Driven to Fail: Sam Smith’s podcast about failure, cars, and more
Would you derail your career to help save thousands of people? What is it like when a life at the top simply stops one day and you go back to being ordinary? Or when you achieve on a global stage but still feel like a failure because you haven’t realized a childhood dream?
Everyone loves hearing about the climb to a win. But why are we so reluctant to share our missteps in getting there, or what happens on the way back down?
I’m Sam Smith, one of Hagerty’s editors-at-large. In my 20 years as a journalist, I’ve been a writer, a host, and a producer for places like Road & Track, Esquire, NBC Sports, Wired, and The New York Times. I’ve traveled the world for work, discussing life with famous athletes and entertainers and watching the best and worst of us think under pressure. I’ve visited secret automaker R&D labs and tested Formula 1 cars and Le Mans prototypes on some of the world’s greatest tracks.
All of that has only reinforced two ideas. First, people are nothing if not complex. And second, society is infatuated with the fantasy that success is merely hustle plus time—the notion that absolutely anything is possible if you try hard enough, and that no one any good has ever had a day or month or year so awful, they nearly gave up.
Last fall, I began assembling a project to talk to people in the car world. I wanted to discuss what happens when things go wrong—how we react when life falls apart, and what we learn when we try to put it all back together.
That podcast launches today on the Hagerty Podcast Network. The show is called Driven to Fail. I’m the host.
Cards on the table: Discussions require more than one person. I was admittedly a bit naive about the effort it would take to land those other folks as guests, not least because I tend to be brutally open and honest about my own flaws. How hard could it be, I thought, to find people of note willing to do the same?
This first season holds eight episodes. We had originally scheduled for more, but of the dozens of people I pitched last year, only a handful said yes. Those eight individuals, however, were incredible. Honest and open, intelligent and human. They answered every question I had, no matter how personal.
There was the Ford employee who discovered company plans to turn the Mustang into a front-drive import, then risked his career by working under the table to “save” the model as America knew it. Or the young car photographer who spent years on the industry’s low-buck fringe out of love, only to become so well-known that starstruck fans now track him down at events.
A young Indy driver survived a 228-mph crash, nearly bleeding to death, only to have a ringside seat years later as his childhood best friend, now teammate, became paralyzed in another crash. The award-winning cofounder of The Onion saw a dream career in comedy collapse as that institution crumbled, then built another dream career working for car magazines. There’s more. All remarkable stories from remarkable people.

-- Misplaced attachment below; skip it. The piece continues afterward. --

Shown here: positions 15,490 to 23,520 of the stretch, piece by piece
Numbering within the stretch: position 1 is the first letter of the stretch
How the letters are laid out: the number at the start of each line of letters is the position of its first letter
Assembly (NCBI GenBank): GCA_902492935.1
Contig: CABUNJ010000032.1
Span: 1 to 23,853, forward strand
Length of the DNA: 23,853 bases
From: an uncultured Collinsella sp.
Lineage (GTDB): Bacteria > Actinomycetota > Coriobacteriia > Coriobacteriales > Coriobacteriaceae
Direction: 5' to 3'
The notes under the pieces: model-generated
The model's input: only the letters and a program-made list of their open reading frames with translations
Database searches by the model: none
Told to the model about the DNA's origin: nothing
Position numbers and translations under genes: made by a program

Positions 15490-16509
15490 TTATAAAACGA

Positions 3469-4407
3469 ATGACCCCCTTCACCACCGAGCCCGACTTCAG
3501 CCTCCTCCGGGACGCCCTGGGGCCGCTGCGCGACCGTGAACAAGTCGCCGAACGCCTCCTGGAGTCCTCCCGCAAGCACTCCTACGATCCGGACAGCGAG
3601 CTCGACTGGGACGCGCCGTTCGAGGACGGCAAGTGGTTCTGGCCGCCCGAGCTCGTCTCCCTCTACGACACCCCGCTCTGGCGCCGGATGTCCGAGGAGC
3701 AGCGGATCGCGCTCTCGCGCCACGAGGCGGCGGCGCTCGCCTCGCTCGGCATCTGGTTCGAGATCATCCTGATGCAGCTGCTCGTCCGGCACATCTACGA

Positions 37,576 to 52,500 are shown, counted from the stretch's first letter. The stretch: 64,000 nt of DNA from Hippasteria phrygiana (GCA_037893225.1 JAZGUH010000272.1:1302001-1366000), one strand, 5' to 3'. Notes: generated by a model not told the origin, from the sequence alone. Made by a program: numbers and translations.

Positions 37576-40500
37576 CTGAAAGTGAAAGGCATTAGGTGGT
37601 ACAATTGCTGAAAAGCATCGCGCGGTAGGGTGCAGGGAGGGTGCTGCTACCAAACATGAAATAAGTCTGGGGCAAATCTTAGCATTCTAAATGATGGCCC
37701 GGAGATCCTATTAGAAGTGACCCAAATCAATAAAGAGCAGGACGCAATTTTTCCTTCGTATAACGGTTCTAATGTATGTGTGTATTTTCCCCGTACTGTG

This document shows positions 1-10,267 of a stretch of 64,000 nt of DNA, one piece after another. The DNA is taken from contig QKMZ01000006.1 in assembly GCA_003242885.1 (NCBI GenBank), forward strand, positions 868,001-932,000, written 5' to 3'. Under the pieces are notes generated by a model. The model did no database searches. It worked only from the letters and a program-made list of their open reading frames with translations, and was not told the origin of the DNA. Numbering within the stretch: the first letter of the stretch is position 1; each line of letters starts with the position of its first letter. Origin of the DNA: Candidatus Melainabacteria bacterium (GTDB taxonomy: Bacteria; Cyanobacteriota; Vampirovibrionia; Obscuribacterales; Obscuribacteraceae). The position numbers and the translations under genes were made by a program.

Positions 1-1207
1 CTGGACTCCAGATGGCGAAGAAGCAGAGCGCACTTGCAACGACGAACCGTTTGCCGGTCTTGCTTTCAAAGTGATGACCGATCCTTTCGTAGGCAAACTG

Driven to Fail isn’t a podcast about cars. It starts there but lives in the spaces we have in common. It is a series of uncensored and honest conversations, with those who have reached the top, about the struggles we hit along the way.
Each episode is roughly an hour. The first launches today, February 14th, and is mirrored in the YouTube video above.
Seven more episodes will follow, a new drop each week.
Our first guest is Jason Vines. He was a vice president at Ford during the 1990s Firestone scandal, when hundreds of people died in crashes following tire failures on Ford Explorers. Vines helped make decisions that saved lives, and some of those decisions got him fired. The pressure and stress pushed his family so far, his young daughter began crying every time the phone rang.
Driven to Fail can be downloaded or streamed wherever you get your podcasts. If faces are more your thing, video of each episode will live on the Driven to Fail YouTube channel.
For years, many of you have emailed me and sent direct messages on social media. About my writing on this site, but also my videos for Hagerty’s YouTube channel and my feature stories for the 700,000-subscriber Hagerty Drivers Club magazine.
I read every message and do my best to answer each one, and they mean a lot. But now, I’d like to ask a favor.
If you give Driven to Fail a shot and like it, please tell your friends. Even better, share a link or a leave a positive review. A warm response would help make a second season happen, so hearing from you matters. And while we all have busy lives, if you a have a minute, I’d love your thoughts: firstname.lastname@example.org.
As always, thank you for reading. Making things around here is a privilege, and we get to do it because you keep coming back. I can’t wait to hear what you think.